Student voices must be heard regarding education funding

Meredith Comas, Online Editor-in-Chief

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As students, parents and teachers of the Kansas public education system, we all — through observation and government-confirmed fact — are aware of the disastrous state of education funding in the sunflower state.

This isn’t a new topic, not for The Mentor, not for our readers. However, due to the ongoing case that has reached the Kansas Supreme Court, and the wild gubernatorial, political discussions and debates on the matter, we find it is time again to remind the community and our respected lawmakers that we, the students, have a voice in the matter too. Warning: it’s not small, nor is it insignificant.

It is the agreement of The Mentor editorial board that’s it’s time we — the students — spoke up for our education. It’s time to be heard.

The dismality surrounding education has lingered in Kansas since the catastrophic tax-cuts of 2013 — an economic experiment lead by then-governor Sam Brownback — that left an extensive gap in Kansas’ finances, resulting in the pulling of $45 million in the state’s public education funding. This forced schools of all sizes and academic excellence throughout all of Kansas to drastically change their academic standards, to change and cut teachers’ wages, etc., effectively leaving the schools and those within them in a dire state of disarray.  

In weak counterargument is the 2015 block grants for school funding. According to an education budget analysis from the Kansas Legislative Research Department, these grants repealed what was then the current school finance formula — the School District Finance and Quality Performance Act — replacing it with the Classroom Learning Ensuring Student Success Act, or CLASS Act. The CLASS Act, containing the block grants, allowed school districts more versatility on how to spend state funds.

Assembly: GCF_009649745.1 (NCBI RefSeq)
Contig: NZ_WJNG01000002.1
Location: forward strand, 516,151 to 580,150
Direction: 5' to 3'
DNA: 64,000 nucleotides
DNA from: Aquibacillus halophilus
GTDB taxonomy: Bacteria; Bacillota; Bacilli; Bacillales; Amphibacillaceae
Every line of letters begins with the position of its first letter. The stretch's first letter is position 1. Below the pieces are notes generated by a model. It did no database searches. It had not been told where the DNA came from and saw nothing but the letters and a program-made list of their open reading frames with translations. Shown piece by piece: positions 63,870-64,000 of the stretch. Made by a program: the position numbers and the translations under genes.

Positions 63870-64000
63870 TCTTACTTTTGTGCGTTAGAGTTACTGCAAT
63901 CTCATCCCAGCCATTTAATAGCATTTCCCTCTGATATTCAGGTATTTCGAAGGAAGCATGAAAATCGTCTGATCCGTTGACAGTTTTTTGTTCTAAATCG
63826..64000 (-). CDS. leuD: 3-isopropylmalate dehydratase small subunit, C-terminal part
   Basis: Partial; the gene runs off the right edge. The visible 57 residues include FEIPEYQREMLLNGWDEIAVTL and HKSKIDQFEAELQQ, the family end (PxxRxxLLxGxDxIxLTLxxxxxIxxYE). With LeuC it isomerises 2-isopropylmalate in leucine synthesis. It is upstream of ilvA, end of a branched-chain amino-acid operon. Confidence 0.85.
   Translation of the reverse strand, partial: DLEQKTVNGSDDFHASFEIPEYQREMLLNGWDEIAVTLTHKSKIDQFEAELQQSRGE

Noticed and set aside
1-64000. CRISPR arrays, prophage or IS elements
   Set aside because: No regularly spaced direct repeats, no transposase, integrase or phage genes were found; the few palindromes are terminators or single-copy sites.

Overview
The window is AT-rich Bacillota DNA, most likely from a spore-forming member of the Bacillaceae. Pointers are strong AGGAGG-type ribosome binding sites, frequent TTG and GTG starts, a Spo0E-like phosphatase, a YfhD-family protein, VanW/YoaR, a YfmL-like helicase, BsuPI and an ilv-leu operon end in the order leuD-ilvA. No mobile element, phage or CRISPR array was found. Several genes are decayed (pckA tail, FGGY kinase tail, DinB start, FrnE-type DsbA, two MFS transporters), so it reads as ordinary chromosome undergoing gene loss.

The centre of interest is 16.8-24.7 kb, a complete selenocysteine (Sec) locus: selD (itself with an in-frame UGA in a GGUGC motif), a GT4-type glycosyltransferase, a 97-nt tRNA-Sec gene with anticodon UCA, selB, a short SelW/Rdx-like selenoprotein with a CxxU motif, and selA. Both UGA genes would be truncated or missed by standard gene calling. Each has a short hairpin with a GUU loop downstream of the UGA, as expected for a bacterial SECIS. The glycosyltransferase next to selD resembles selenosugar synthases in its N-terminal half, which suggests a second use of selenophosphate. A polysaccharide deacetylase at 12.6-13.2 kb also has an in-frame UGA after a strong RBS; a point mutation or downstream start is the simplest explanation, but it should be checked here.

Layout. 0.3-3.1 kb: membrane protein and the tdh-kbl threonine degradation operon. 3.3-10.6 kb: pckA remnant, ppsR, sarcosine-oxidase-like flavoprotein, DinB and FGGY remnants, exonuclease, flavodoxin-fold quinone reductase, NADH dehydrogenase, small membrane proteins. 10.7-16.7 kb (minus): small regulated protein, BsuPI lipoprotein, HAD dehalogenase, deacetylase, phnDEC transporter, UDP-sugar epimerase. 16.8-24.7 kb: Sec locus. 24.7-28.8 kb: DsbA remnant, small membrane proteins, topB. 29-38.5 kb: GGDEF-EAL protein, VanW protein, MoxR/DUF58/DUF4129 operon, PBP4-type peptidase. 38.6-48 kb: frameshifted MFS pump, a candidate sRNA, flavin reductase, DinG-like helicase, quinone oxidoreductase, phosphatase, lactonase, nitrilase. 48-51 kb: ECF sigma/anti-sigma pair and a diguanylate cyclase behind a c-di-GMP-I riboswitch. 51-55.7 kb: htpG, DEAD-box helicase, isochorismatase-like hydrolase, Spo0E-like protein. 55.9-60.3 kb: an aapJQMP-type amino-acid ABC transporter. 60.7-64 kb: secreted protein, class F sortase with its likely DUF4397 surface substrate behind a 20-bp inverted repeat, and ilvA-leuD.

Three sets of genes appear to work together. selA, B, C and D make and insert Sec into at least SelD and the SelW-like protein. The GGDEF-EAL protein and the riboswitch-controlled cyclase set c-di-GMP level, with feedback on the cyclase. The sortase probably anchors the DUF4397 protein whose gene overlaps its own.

At first glance, the freedom to decide what to do with funds may sound like a dream. However, because CLASS set the funds at those of the the 2014-2015 school year, CLASS also reduced funding for later school years. Later, in 2016, the Kansas Supreme Court found these block funds to be unconstitutional under Article 6 of the Kansas Constitution.

In an ongoing case since June of 2018, the court still finds school funding and the plans since proposed to the court to be inadequate under Article 6.

However, the fact that funding is unconstitutional is not even the result truly felt by those within the educational system of Kansas. Rather, it’s the effect on the inner workings of individual schools themselves. Many schools throughout Kansas have been forced to cut advanced level classes, offering only college-level, Advanced Placement or regular-level classes. There is no longer a middle ground for students who may find themselves in the middle of academic ability.

Not to mention, the state of teachers’ salaries. According to the United States Bureau of Labor Statistics, teachers in Kansas earn an average salary of $44,620 — below the national average.

These points all get major attention when the argument comes to its height, but rarely do those actually suffering the effects of this funding get the chance to have a say.

It’s high time that we — students, parents of students, teachers, administrators, etc. — make our voices regarding our education heard. It’s high time the lawmakers and members of our community listen to them.

On Sept. 24, Manhattan High had the honor of hosting a Kansas Supreme Court special session, and while the judges could not speak on the education case as it is ongoing, they could speak to those wishing to be heard.

“You can’t be a friend of the court, it won’t get you anywhere,” Justice Dan Biles said. “Students have been very influential in making law, take Tinker v. Des Moines for example… you have to be active and voice your opinions and get in the faces a little bit of our lawmakers, of those who introduce controversy into the courts.”

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